Psychological injury claims can be more complex to manage than physical injuries or illness because the symptoms can vary between individuals and can be harder to notice. You might have two workers with the same diagnosis, though the way each worker recovers and the treatment they receive can be markedly different.
Here we briefly explain the process of making a new psychological claim and share resources to help keep your business moving during this time.
Psychological injuries in the construction industry
Studies have shown that the construction industry in Australia and the United Kingdom have suicide rates 2 and 3.7 times higher, respectively, than their overall national averages .
Psychological injury or mental injury 'includes a range of cognitive, emotional and behavioural symptoms that interfere with a worker's life and … may include such disorders as depression, anxiety or post-traumatic stress disorder .'
Our claims data from last year reveals that within the construction industry, 10 million dollars was spent on anxiety and depression-related claims, and an average of 189 days off work was taken off as a result of this (policy year 2018-19).
Supporting your workers' psychological health makes good people, good teams and good business.
What to do when a psychological injury occurs
As with any injury, if your employee has a psychological injury or becomes mentally unwell at work, employers must provide psychological first aid where appropriate, and the employee should seek medical treatment if required.
Psychological first aid involves helping people feel safe, connected to others, calm and hopeful, and ensuring access to physical, emotional and social support. Psychological first aid aims to reduce initial distress, meet current needs, establish human connection, promote flexible coping and encourage adjustment.
There are three basic sets of actions to psychological first aid – look, listen and link.
- Look for who needs assistance
- listen to understand the needs of affected people, and
- then lastly link them with the information and practical support they need .
It's important to let your workers know they must tell their manager or employer about any work-related injuries (including psychological) as soon as possible. Employers then need to provide the worker with details of the employer's insurer and inform their insurer of any reported incidents within 48 hours. Alternatively, employees may inform the insurer, or ask a representative to do so on their behalf.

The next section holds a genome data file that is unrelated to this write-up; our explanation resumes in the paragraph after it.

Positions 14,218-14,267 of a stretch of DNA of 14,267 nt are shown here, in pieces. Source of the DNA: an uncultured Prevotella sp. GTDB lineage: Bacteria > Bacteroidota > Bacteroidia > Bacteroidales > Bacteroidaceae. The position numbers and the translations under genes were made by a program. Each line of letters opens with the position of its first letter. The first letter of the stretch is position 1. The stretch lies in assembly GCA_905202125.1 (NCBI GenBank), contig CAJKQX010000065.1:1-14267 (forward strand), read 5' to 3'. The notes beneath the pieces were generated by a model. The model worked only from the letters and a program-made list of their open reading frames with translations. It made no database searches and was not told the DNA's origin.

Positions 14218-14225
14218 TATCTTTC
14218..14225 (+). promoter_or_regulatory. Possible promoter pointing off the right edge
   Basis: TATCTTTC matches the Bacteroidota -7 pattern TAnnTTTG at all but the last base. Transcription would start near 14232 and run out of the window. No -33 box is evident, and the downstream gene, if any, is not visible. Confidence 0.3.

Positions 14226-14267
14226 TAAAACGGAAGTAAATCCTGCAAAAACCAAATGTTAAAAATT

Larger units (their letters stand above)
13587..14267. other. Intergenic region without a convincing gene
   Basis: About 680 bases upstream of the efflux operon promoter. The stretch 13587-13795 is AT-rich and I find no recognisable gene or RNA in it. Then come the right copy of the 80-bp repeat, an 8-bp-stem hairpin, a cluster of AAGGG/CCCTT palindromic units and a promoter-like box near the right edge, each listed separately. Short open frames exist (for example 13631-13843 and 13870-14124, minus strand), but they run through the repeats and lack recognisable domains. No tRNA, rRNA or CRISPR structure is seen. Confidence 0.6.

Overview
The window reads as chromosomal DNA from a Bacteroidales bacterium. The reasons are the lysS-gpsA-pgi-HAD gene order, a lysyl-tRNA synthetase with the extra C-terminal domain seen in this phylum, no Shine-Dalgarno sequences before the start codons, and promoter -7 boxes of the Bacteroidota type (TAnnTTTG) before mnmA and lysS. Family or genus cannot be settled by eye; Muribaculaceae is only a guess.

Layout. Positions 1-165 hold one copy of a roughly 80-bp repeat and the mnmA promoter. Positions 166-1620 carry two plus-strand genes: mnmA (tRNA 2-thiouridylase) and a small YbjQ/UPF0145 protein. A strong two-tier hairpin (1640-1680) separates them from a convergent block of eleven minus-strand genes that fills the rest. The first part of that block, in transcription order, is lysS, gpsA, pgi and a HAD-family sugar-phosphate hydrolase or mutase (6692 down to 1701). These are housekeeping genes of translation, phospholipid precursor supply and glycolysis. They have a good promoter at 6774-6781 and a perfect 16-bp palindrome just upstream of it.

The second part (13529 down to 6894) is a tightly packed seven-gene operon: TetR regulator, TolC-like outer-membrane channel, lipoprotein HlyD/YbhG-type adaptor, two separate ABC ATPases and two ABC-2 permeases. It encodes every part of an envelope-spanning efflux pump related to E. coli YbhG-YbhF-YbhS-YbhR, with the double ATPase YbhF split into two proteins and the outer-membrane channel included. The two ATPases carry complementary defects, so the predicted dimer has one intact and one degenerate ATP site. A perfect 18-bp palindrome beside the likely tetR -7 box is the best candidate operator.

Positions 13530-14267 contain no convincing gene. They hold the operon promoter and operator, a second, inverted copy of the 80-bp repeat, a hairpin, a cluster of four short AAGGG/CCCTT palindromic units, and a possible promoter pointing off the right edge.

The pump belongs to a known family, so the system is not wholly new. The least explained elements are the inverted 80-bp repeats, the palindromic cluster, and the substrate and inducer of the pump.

When an injury is reported, the insurer will give the employer, employee or employee's representative a reference number, and the claims process begins.
Employees making a psychological claim
If your employee has a psychological injury that was directly caused by their employment, they can make a claim directly with their employer's insurer. To apply, they need a diagnosis from their doctor, who must detail the condition in a Certificate of Capacity using the correct medical terms.
This means general words such as 'stress' will not meet the requirements. Compensation is unlikely to be issued if their psychological injury was caused in the normal course of their employer taking reasonable action. This includes things such as a demotion, performance appraisal, retrenchment or dismissal.
Following this, the insurer will contact the employee and employer, as well as the treating doctor if necessary, to decide how to best support the employee's recovery.
Important to know:
Early intervention in treating injuries is important, including during the claims process. Find out more about the importance of early intervention in mental health injuries, and what employers can do.
Types of compensation
There are different types of compensation that can be claimed, including weekly income support, medical expenses, and education assistance payments.
Both employers and employees might wonder about what happens if a claim is disputed.
References Mental Ill-Health Risk Factors in the Construction Industry: Systematic Review - Albert P. C. Chan, Janet M. Nwaogu and John A. Naslund, Ph.D.
 Workers' Compensation Legislation and Psychological Injury Fact Sheet - Safe Work Australia
 Psychological First Aid: Supporting people affected by disaster in Australia - Australian Red Cross